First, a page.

Change Vector Tracking in emergent design

A reflective design approach to achieve software design agility by modelling change as a vector and tracking it to aid refactoring decisions.

 

Preface about the talk

Software design is a field that has always fascinated me and I have tried to be an obedient student trying to learn this art. Like any other design problem, software design is also a wicked problem. Horst Rittel and Melvin Webber defined a “wicked” problem as one that could be clearly defined only by solving it, or by solving part of it .This paradox implies, essentially, that you have to “solve” the problem once in order to clearly define it and then solve it again to create a solution that works.

Hence you need an architect with magical powers to get your design correct in the first go .This is the core philosophy behind emergent design in which we do not think too much about future . As Uncle Bob sarcastically points out, your customers somehow knows your design and they will come up with a requirement that will break your assumptions and thus your design. In emergent design you embrace aggressive refactoring religiously and few teams rebelliously for the good. It has also been observed that during emergent design refactoring step more focus is towards class design than higher abstract architecture elements. This creates technical debt which can go unnoticed for a long time.

In this talk I will be introducing a novel technique called change vector tracking that will address the above described problem. Change Vector Tracking is a reflective design approach to achieve software design agility by modelling change as a vector and tracking it through ceremonies like Change Vector Tracking meetings.

 
1 favorite thumb_down thumb_up 6 comments visibility_off  Remove from Watchlist visibility  Add to Watchlist
 

Outline/structure of the Session

Structure of the talk

  1. Introduction: 3 min
  2. Problem definition: 7 min
  3. Solution, Change vector tracking: 10 min
  4. Modelling change as a vector: 5 min
  5. Weighted vectors: 5 min
  6. Process and ceremonies: 5 min
  7. Future work : 5 min
  8. Q&A : 5 min

Learning Outcome

  1. Attendees will clearing understand the problem related to design debt that could accumulate during emergent design.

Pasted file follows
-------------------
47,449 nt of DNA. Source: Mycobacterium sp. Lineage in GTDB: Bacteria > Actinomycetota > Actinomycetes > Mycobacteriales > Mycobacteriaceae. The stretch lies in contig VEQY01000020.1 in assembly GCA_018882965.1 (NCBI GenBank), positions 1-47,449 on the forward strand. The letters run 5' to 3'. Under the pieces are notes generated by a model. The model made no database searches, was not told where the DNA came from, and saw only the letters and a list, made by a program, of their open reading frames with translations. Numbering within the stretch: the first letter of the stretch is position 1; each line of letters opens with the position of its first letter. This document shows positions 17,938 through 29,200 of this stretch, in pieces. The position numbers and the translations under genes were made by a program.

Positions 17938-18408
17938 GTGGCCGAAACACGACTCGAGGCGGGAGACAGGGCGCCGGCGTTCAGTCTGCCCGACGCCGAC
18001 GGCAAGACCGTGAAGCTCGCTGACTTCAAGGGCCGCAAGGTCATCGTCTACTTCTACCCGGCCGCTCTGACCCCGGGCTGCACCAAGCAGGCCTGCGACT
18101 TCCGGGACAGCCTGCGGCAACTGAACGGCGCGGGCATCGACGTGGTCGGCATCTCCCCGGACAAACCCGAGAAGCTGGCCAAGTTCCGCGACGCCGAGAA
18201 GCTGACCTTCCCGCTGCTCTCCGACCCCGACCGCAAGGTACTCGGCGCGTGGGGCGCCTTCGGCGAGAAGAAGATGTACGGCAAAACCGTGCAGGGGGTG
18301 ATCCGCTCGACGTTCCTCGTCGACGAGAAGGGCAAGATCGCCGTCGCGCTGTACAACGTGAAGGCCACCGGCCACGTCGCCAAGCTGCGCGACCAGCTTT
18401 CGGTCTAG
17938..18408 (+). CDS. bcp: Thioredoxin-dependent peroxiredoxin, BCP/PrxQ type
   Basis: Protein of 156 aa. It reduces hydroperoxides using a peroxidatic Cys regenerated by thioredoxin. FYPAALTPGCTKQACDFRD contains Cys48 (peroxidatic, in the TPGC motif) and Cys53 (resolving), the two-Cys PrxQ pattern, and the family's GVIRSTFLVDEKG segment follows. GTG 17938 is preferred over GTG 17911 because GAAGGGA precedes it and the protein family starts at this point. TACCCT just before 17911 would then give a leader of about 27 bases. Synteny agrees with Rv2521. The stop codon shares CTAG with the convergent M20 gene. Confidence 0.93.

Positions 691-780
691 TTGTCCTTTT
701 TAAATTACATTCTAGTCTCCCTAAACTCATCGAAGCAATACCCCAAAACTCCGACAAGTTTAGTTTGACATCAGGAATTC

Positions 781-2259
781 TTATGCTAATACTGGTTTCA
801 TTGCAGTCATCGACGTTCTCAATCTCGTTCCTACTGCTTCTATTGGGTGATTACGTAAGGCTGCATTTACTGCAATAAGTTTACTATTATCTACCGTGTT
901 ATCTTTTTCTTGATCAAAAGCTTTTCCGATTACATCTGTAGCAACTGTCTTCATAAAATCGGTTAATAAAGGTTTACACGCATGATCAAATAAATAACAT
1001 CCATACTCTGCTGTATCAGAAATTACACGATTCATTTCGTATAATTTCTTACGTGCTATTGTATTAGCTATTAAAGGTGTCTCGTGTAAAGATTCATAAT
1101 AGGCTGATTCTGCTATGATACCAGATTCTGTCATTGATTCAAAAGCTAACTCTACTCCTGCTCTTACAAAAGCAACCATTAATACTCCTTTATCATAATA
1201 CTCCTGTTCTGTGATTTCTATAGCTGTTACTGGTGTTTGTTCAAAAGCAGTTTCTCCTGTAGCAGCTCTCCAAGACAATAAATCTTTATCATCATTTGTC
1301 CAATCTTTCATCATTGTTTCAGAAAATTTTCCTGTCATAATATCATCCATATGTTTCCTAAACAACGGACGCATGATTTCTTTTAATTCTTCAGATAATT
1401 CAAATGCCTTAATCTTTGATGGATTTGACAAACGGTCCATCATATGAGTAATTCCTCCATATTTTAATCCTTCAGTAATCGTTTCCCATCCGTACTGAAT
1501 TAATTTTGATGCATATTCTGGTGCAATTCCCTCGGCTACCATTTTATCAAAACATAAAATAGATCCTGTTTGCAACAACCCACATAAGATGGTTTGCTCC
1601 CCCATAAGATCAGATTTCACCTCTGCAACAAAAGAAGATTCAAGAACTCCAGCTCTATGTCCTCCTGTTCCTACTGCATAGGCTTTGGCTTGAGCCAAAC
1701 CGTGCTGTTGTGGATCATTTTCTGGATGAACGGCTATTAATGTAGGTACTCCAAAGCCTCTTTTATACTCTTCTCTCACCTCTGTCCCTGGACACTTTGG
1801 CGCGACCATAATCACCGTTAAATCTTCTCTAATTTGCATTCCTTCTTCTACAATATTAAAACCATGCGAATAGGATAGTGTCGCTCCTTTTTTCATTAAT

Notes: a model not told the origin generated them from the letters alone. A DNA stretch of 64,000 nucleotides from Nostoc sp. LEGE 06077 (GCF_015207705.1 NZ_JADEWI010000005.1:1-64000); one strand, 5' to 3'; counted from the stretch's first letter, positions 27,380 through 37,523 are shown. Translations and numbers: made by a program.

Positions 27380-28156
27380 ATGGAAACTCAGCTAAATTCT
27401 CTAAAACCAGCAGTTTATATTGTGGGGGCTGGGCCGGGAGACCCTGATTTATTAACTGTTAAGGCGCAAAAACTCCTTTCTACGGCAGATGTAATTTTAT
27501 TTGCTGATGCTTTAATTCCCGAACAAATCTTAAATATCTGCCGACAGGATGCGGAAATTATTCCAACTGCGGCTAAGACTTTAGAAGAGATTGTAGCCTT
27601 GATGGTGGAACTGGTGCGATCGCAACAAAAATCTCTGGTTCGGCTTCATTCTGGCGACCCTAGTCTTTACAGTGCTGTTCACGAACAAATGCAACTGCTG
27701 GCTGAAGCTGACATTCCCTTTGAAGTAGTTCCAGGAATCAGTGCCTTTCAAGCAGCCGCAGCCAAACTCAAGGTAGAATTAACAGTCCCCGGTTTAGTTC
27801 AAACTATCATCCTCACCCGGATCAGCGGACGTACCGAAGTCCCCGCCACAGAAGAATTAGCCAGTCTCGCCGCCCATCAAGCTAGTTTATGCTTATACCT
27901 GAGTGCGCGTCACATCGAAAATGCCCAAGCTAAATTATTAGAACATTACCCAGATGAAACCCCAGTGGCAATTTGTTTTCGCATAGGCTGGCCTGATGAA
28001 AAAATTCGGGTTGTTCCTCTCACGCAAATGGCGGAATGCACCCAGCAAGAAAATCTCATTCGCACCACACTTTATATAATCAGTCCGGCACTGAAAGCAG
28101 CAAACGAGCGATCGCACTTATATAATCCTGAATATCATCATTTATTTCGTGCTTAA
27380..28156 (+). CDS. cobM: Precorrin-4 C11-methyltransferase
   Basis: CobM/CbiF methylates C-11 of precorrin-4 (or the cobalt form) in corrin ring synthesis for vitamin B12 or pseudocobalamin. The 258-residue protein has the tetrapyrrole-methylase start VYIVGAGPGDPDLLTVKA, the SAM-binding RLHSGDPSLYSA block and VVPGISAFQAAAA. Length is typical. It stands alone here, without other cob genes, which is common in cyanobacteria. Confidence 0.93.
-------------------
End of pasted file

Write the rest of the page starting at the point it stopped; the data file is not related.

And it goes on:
2. They will be in a position to correlate the discussed problems with their project.
  3. An in-depth understanding of the solution called change vector tracking
  4. Knowledge of how change can be modeled as a weighted vector to aid to take decision related to architecture refactoring.
  5. They can readily apply the solution to the project without the need of any tools and reap the benefits by reducing technical debt

Target Audience

Developer , Architect ,Scrum Master

schedule Submitted 1 year ago

Comments Subscribe to Comments

comment Comment on this Proposal
  • Steven Mak
    By Steven Mak  ~  1 year ago
    reply Reply

    "Hence you need an architect with magical powers to get your design correct in the first go ." Are you serious?

    • Ranjith Tharayil
      By Ranjith Tharayil  ~  1 year ago
      reply Reply

      It's extremely difficult to get your design right in the first go.  Change is the culprit , change is something constant . This change in requirements will break our assumptions made and hence our design.Let me know your thoughts ?

  • Daryl Chan
    By Daryl Chan  ~  1 year ago
    reply Reply

    Hi Ranjith, thanks for your submission. Just wondering if this is mainly experience based or if it is driven by any theory?

     

     

    • Ranjith Tharayil
      By Ranjith Tharayil  ~  1 year ago
      reply Reply
      • Thank you for reading my submission.
      • The core of Change Vector Tracking technique is based on the Open Close Principle and Inspect and adapt principle.
      • This is a novel concept , my experience (failures + wins) has helped me in crafting this technique.
      • Daryl Chan
        By Daryl Chan  ~  1 year ago
        reply Reply

        Thanks Ranjith for the clarification.